There has been continued activity from notable private equity funds investing heavily in the mining sector and, in a number of instances, taking strategic cornerstone positions in companies.

The Australian mining industry is also a favoured destination for foreign investors, recently being ranked among the best countries worldwide for mining investment.

iv Structural considerations

The predominant methods used by mining companies to raise equity capital are via:

  1. a placement to sophisticated and professional investors (which may or may not include existing shareholders);
  2. a pro rata offer or rights issue (either in standard or accelerated form) to existing shareholders; or
  3. a share purchase plan to existing shareholders (being a type of offer of securities designed primarily for retail shareholder participation as it limits each shareholder's participation to a maximum of A$15,000 in a 12-month period).

As noted above, there has also been an increasing trend towards mining companies (particularly junior to mid-level) raising capital through the issue of hybrid debt-equity securities.

Each structure has its advantages, disadvantages and prescribed procedures; accordingly, a company will need to consider various factors when selecting the most suitable capital-raising structure, some of which are discussed below.

Issue price

The issue price of securities, and the number of securities to be issued, will determine the quantum of the raising.

An issuer undertaking a placement or a rights issue will generally have the flexibility to commercially agree, or set on its own, the issue price of securities. The issue price will typically be driven by factors such as market demand, urgency of the need for funding and market perception. By contrast, a share purchase plan has issue price limitations prescribed under the Corporations Act and the Listing Rules, which offer the issuer less flexibility.

Number of securities

Another critical consideration is the number of securities the company should issue.

As detailed above, other than where a specified exception applies, the Listing Rules restrict listed entities from issuing new equity exceeding 15 per cent of their share capital within a 12-month period without shareholder approval. As discussed in Section II.i (in the 'ASX Listing Rules' subsection), companies that meet certain criteria may issue new securities comprising an additional 10 per cent of their share capital.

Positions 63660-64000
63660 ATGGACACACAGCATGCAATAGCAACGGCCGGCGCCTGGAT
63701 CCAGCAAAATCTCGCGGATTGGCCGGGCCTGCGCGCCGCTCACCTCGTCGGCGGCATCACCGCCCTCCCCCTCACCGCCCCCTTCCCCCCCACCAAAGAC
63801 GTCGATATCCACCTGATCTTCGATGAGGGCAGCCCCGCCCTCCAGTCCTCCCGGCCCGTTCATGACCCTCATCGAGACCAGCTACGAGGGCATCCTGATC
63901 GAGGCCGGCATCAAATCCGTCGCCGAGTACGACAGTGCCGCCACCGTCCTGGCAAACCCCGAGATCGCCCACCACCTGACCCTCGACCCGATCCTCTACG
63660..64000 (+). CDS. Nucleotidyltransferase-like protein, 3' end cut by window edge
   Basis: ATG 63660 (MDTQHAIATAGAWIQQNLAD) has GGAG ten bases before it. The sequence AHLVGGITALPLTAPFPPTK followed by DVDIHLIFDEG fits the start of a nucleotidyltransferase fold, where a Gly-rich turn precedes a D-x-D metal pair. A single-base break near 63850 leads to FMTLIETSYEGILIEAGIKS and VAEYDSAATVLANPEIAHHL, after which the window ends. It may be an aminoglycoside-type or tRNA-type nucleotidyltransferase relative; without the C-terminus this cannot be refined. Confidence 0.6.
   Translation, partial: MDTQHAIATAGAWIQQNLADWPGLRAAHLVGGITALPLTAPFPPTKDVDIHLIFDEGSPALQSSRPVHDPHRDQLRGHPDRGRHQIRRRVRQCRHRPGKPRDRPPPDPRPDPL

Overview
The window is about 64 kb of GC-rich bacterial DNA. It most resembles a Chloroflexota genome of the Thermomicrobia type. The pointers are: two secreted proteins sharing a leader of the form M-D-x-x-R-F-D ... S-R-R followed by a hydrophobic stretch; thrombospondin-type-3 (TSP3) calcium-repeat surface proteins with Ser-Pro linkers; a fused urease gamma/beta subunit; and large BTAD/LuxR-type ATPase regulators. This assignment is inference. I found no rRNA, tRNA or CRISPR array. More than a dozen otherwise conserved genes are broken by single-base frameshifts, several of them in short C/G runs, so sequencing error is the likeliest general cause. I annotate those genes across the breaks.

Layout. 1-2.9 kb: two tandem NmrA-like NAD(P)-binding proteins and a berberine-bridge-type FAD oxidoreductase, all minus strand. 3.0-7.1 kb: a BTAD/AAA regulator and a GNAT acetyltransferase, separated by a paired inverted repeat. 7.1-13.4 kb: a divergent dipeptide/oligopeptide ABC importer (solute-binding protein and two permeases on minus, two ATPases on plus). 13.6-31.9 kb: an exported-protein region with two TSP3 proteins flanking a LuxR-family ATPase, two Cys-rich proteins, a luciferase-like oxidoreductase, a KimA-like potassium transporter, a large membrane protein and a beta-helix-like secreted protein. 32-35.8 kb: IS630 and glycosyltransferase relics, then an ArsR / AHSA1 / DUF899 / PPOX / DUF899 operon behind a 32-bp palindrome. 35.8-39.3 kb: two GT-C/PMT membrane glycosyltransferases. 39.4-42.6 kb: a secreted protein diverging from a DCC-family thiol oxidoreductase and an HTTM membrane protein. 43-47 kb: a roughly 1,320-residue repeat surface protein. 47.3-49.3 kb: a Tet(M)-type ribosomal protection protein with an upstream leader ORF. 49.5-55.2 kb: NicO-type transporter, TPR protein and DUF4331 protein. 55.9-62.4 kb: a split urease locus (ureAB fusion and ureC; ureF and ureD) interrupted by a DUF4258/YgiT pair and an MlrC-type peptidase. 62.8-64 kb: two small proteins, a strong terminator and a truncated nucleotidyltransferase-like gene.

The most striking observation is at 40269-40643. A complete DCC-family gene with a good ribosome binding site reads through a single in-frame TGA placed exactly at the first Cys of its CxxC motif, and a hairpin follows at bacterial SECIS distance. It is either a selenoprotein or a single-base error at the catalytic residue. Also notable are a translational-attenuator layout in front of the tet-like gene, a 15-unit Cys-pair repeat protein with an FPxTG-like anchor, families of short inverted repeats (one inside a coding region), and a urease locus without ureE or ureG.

There are exceptions to the 15 per cent restriction in respect of an issue of shares under a pro rata offer or 'rights issue', an issue of shares to an underwriter of a rights issue, and an issue of shares under a share purchase plan. A company can rely on these exceptions when structuring a capital raising to obtain greater flexibility in the number of securities they can issue (noting that certain exceptions have their own conditions; for example, a share purchase plan is broadly restricted to issues of securities equal to 30 per cent of a company's issued share capital).

A placement to sophisticated and professional investors will typically be undertaken using a company's 15 per cent (and if applicable, the additional 10 per cent) placement capacity, meaning that the number of securities issued will be dictated by these limitations.

When undertaking an offer of convertible debt securities, each security will generally be counted as the maximum number of equity securities into which it can be converted.

The takeover prohibition in Chapter 6 will also have a bearing on the number of securities being offered. The two exceptions to the takeover prohibition (discussed above) are similar to the exceptions under the Listing Rules for a rights issue and an issue of shares to an underwriter of a rights issue.


The timing for completion of a capital raising may vary significantly depending on the structure. A placement to sophisticated and professional investors can be completed in one or two business days, whereas a standard form rights issue will, on average, take 20 business days (in addition to the time taken to prepare a prospectus, if applicable). As discussed above, ASIC and the ASX allow for an 'accelerated rights issue' truncated timetable so that companies can offer securities to institutional shareholders at an earlier stage.

While share purchase plans generally have greater flexibility with respect to timing, they take, on average, 20 business days to complete. Share purchase plans are commonly conducted following an institutional placement to allow retail shareholder participation on a non-pro rata basis.

Market perception

Market perception is a relevant consideration particularly where, for example, a placement (whether to existing shareholders or otherwise) may be seen to have a dilutionary effect (and therefore may be viewed unfavourably by shareholders who cannot participate). Companies often provide justification to the market for conducting a placement instead of a pro rata offer, or ensure that an offer, such as a share purchase plan, is conducted in conjunction with the placement.

Hybrid capital

These securities can be attractive to investors because they offer downside protection (as there is no obligation to convert and investors receive a defined interest income) and provide an upside 'equity kicker' (as there is the possibility to convert into equity to benefit from any capital growth in the underlying shares). Convertible debt securities are also attractive to issuers who can access significant funds quickly by structuring the security as a debt instrument until the equity component is approved by shareholders, without being constrained by the issuer's 15 per cent placement capacity. However, convertible debt securities can be an expensive way of raising capital, particularly for financially troubled (and therefore riskier) issuers.

v Tax considerations